Here’s a quick monitor of Washington farm and trade policy issues from DTN’s well-placed observer.Pork Producers Support ‘CARB’ Recommendations
Recommendations for addressing antibiotic-resistant bacteria in a report issued last week by a White House advisory panel were welcomed by the National Pork Producers Council (NPPC), which said US pork producers having been doing their part to tackle the growing resistance problem.
The Presidential Advisory Council on Combatting Antibiotic-Resistant Bacteria (PACCARB) recommended that federal agencies involved in the effort to address antibiotic resistant take a number of steps, including embracing a “One Health” approach that looks at the resistance issue from a human, animal and environmental prospective; improving coordination and collaboration among agencies; establishing partnerships with states and local agencies, tribes, private-sector organizations, commodity groups, philanthropic organizations and international bodies; providing economic incentives for developing and deploying new diagnostic, preventive and therapeutic tools to fight diseases; and committing sufficient resources to address the resistance problem.
PACCARB advocated that, at a minimum, agencies’ Fiscal 2016 funding levels be maintained. It also pushed for funding USDA efforts to conduct on-farm antibiotic-resistance surveillance. (USDA got no Fiscal 2016 money for surveillance.)
Beginning next year, pork producers no longer will be able to use antibiotics important for human medicine for promoting growth in animals, and they will be required to obtain a veterinary prescription for other uses of those same antibiotics delivered in feed and water. Additionally, the pork industry has invested more than $6 million to collect data related to and conduct research on the resistance issue, including on alternative antibiotic technologies, the effects of therapeutic antibiotic treatment on multi-drug resistant Salmonella and the environmental fate of antibiotics in manure.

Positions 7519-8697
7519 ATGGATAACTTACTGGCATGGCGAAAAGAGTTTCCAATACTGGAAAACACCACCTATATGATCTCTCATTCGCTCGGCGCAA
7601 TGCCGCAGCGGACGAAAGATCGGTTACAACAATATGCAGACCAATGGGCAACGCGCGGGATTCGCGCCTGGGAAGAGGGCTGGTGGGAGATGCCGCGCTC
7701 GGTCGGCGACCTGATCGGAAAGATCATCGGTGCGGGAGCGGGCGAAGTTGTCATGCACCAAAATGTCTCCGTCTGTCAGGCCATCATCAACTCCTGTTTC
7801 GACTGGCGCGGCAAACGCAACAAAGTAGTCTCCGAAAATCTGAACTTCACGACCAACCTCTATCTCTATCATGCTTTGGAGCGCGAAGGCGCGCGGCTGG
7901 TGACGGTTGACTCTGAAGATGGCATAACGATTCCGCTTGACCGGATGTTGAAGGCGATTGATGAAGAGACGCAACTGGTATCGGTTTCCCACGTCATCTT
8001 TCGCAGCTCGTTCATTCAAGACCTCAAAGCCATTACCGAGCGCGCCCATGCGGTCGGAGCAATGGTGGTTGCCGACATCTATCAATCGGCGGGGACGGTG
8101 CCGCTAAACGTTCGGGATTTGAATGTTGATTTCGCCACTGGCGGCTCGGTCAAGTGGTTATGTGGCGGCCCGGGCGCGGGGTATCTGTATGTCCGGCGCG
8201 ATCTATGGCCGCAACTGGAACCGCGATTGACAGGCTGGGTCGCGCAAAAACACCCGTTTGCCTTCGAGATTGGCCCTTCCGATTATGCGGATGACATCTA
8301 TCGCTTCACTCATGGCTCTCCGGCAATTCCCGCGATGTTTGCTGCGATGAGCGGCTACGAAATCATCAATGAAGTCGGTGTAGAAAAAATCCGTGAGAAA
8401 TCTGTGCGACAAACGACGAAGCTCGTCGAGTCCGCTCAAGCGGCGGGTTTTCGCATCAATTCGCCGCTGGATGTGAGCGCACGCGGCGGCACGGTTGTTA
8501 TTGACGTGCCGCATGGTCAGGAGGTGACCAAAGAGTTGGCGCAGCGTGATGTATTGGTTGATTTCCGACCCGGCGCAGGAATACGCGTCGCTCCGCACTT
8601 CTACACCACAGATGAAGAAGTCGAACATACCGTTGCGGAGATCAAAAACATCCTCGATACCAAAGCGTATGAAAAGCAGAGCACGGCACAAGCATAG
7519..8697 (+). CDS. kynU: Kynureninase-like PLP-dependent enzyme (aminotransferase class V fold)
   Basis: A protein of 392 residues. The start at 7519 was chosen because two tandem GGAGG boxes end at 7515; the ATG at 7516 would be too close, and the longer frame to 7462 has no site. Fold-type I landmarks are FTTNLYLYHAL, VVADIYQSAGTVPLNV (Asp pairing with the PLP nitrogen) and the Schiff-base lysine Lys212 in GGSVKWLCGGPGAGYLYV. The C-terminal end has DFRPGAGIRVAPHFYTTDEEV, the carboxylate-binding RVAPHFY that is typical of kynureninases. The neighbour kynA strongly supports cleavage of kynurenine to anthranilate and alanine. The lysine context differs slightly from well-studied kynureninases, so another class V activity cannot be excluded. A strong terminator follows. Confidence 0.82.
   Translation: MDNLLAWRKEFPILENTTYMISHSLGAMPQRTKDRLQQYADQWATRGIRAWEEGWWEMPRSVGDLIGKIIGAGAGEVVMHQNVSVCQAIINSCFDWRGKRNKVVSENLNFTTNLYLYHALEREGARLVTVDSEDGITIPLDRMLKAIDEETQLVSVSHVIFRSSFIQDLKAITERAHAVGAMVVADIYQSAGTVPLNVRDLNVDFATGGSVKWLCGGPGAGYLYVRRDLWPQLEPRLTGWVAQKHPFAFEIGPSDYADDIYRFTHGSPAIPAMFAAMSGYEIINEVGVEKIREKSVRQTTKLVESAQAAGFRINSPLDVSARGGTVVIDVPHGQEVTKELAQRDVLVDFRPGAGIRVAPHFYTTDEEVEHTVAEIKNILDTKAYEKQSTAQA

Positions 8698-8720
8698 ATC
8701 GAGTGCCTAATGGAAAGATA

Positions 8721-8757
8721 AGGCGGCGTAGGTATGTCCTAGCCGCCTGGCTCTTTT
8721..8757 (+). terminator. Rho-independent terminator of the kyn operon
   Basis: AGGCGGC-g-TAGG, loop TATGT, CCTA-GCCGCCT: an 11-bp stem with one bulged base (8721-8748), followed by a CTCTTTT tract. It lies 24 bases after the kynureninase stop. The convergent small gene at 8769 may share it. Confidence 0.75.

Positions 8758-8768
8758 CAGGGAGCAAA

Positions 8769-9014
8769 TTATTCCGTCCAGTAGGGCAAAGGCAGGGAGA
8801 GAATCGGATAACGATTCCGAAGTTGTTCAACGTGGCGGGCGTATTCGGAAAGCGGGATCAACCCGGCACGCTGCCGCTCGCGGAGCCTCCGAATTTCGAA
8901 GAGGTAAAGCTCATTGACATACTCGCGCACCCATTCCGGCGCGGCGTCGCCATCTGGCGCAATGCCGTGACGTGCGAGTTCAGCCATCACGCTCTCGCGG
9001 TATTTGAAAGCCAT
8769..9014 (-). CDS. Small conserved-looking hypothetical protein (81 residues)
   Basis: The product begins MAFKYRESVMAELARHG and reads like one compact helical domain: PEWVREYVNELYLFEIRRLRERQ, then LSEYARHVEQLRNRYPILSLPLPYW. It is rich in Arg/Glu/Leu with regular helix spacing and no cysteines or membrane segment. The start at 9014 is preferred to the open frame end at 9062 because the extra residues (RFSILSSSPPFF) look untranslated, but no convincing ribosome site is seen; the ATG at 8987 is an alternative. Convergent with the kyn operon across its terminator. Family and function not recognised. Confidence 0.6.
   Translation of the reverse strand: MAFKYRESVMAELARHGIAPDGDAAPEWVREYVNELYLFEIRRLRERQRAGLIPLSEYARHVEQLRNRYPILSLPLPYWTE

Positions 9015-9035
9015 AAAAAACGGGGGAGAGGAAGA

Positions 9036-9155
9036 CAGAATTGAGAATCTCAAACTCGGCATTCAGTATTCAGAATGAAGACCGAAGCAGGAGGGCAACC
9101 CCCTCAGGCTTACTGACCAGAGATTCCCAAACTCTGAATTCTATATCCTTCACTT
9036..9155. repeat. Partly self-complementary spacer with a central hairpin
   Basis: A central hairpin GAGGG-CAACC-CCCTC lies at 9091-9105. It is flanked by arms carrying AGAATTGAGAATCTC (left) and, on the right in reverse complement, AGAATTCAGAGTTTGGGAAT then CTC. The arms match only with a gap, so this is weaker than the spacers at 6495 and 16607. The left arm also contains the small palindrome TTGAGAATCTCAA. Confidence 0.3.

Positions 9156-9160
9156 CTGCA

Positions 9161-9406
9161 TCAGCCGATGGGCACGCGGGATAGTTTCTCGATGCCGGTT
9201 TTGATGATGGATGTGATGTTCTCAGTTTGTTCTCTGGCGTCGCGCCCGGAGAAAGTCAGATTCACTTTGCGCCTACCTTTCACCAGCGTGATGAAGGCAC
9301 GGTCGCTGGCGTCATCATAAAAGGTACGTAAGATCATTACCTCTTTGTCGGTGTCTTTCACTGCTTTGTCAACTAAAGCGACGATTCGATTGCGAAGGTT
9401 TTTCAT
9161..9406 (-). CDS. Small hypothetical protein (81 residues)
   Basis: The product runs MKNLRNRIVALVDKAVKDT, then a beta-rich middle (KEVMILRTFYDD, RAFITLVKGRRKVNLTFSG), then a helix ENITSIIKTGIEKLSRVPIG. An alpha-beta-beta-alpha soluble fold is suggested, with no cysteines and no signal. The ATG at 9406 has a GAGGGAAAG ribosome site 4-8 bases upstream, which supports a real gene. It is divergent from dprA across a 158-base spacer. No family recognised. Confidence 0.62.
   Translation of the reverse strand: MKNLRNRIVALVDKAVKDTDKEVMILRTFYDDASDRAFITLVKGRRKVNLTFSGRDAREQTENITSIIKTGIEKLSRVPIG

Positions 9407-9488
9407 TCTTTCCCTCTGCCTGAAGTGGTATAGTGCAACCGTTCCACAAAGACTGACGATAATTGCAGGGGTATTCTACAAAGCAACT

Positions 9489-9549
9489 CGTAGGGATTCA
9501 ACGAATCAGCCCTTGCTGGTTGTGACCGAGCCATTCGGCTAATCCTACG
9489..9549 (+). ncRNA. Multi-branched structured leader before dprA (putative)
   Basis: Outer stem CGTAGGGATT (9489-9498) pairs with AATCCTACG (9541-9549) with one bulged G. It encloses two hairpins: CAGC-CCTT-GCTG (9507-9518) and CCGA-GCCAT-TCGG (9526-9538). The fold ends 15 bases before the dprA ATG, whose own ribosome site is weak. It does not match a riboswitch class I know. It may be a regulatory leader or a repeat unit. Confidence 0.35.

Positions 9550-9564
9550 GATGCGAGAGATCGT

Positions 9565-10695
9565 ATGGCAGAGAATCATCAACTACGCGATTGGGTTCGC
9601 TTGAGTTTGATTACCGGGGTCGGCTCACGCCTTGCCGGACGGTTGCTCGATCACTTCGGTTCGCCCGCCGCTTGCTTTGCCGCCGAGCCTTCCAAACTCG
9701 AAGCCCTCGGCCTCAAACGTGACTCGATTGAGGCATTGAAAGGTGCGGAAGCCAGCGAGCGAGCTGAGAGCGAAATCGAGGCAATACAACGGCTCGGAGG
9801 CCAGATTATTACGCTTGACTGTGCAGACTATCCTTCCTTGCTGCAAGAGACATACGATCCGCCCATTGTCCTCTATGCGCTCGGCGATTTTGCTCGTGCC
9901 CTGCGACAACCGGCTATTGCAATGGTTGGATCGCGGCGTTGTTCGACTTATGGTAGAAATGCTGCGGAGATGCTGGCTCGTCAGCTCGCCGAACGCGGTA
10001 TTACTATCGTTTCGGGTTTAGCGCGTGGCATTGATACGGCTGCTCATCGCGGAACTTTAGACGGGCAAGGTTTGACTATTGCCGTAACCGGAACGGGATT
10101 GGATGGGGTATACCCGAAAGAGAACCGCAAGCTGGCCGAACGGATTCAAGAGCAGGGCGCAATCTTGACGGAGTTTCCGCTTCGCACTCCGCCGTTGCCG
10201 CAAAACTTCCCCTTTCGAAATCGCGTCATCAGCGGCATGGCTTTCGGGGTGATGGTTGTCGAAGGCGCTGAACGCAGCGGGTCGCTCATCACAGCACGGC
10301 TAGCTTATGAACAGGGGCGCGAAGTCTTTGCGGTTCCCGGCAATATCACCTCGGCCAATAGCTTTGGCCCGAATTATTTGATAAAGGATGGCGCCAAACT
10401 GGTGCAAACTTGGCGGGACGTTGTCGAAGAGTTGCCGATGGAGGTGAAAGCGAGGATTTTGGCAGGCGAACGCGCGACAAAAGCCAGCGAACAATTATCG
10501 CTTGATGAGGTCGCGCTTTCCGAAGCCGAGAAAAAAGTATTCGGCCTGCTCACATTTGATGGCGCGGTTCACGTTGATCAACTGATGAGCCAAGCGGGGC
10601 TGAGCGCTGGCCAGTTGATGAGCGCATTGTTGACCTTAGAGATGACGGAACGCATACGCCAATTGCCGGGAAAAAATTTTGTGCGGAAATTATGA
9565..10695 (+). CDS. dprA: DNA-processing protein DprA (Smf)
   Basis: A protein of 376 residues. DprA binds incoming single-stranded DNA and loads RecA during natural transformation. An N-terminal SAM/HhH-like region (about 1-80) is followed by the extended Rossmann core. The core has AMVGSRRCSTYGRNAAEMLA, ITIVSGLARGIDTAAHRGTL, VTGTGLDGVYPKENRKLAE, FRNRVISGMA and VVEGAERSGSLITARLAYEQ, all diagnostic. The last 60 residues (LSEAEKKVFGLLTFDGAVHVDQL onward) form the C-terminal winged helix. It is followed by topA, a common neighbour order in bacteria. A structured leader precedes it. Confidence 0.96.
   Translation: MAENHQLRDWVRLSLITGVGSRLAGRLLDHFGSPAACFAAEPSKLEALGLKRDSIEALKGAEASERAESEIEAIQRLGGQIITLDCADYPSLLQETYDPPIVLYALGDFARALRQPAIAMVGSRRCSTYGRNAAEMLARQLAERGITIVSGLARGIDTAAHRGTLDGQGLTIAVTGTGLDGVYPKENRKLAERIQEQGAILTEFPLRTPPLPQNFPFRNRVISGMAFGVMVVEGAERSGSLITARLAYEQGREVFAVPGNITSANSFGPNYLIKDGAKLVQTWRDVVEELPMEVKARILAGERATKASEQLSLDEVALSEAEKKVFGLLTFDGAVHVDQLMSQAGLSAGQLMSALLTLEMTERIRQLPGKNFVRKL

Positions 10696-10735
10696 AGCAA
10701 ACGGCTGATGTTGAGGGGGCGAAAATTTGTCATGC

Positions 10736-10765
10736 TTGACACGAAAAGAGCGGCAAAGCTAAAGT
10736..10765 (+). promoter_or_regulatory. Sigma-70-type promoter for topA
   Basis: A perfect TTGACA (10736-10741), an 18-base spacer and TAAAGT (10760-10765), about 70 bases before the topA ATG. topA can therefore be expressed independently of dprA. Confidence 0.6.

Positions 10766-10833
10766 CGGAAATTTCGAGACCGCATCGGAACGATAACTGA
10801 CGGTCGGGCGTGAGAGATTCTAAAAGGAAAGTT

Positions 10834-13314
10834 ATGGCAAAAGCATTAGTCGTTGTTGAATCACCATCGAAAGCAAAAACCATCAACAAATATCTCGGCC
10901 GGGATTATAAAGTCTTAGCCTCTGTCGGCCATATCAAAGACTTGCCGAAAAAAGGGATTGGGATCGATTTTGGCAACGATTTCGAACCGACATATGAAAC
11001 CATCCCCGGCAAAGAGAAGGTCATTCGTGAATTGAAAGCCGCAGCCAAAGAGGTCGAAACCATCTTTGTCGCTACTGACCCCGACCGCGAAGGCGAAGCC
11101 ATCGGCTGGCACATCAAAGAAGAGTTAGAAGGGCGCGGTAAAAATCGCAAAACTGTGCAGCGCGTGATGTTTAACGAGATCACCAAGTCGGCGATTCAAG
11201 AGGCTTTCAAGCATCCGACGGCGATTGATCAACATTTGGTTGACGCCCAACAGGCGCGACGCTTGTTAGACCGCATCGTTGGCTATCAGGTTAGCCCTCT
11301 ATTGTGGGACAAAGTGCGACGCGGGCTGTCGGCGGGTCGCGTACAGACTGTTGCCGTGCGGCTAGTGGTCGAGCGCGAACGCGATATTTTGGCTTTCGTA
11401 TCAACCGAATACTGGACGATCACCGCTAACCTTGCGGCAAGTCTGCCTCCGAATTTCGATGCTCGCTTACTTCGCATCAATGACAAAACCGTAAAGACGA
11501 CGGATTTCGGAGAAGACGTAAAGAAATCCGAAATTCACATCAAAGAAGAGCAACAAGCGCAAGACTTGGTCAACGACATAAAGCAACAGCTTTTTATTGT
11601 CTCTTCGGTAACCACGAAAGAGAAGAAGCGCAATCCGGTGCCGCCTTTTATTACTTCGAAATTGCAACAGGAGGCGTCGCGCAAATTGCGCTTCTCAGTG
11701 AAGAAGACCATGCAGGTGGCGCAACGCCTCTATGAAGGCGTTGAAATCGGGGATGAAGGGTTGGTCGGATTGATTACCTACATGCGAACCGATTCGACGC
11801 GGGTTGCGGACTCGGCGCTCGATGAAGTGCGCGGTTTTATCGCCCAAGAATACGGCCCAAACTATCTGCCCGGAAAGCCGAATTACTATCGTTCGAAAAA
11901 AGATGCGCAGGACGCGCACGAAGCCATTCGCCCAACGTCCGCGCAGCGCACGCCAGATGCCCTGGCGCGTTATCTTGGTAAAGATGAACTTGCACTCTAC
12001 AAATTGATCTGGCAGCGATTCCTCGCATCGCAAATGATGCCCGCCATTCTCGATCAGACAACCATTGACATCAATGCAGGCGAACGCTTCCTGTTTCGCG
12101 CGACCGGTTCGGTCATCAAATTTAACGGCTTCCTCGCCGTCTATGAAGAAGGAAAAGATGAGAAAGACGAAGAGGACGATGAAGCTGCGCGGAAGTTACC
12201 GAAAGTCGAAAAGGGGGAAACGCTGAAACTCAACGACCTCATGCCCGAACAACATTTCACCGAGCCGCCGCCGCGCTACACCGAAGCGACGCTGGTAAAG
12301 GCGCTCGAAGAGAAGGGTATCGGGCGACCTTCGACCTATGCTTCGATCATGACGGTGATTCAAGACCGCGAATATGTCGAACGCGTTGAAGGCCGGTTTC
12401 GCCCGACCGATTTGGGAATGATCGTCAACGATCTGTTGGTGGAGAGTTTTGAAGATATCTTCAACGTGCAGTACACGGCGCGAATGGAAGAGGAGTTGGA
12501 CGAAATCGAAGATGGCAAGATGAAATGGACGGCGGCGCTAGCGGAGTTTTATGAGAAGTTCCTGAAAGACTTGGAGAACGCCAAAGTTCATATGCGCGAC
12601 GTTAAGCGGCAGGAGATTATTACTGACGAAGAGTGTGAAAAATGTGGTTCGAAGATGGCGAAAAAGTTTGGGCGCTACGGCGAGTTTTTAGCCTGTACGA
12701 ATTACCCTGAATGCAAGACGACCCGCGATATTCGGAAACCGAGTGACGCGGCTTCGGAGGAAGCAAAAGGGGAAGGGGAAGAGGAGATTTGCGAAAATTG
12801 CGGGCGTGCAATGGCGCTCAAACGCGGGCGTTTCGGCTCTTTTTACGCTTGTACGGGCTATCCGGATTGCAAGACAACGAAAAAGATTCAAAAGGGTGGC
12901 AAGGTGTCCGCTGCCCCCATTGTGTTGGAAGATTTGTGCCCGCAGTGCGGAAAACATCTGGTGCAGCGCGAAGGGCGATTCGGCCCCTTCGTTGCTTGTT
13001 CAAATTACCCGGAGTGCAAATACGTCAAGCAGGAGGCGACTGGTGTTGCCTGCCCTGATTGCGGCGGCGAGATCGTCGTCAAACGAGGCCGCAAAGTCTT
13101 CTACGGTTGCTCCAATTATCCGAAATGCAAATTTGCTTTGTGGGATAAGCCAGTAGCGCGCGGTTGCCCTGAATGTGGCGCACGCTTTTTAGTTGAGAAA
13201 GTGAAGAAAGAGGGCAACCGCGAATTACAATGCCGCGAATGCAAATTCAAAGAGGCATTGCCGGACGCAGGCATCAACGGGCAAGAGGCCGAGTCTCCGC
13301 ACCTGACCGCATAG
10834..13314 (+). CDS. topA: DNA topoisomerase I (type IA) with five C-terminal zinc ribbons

The PACCARB report also looked at federal government efforts over the past six months to implement the national action plan to address antibiotic resistance, finding that good progress has been made, including establishing programs for requiring antibiotic stewardship in inpatient and long-term care settings; setting up a public-private partnership to support and accelerate clinical development of drugs, vaccines and diagnostics; and implementing the Veterinary Feed Directive rule related to feed and water uses of antibiotics for food animals.
***ERS: Non-GE Products on the Rise
Products certified not to contain genetically engineered (GE) ingredients have been increasing steadily since 2010, as private labeling through the Non-GMO Project have helped identify these products for consumers, according to the Economic Research Service (ERS).
The Non-GMO Project’s Project Verified label certifies that a food product was produced without the inclusion of any GE ingredients. USDA organic labeling also indicates a product is GE-free per the regulations that define the USDA organic certification.
The Project Verified label appeared on 12,500 products in 2014, up from just 1,000 in 2010. Around half of Project Verified products are also certified organic by the USDA as well. Project Verified products account for most non-GE labeled foods sold in the U.S.
***Washington Insider: Keeping Cuban Farms Organic
One of the key concerns regarding organic foods in the United States is their modest supplies and high production costs. Retailers are aware of the attraction of organics, but often put off by its relatively high cost.
In the near future, executives from major food companies, including Honest Tea, Stonyfield Farm and Global Organics plan to go to Cuba to look at its potential as a source supply of organic products. It is both close to many U.S. markets and has decades of farming experience without chemicals. The effort is part of a trip led by Rep. Chellie Pingree, a Maine Democrat who has her own organic farm. Celebrity chef Tom Colicchio also will go along.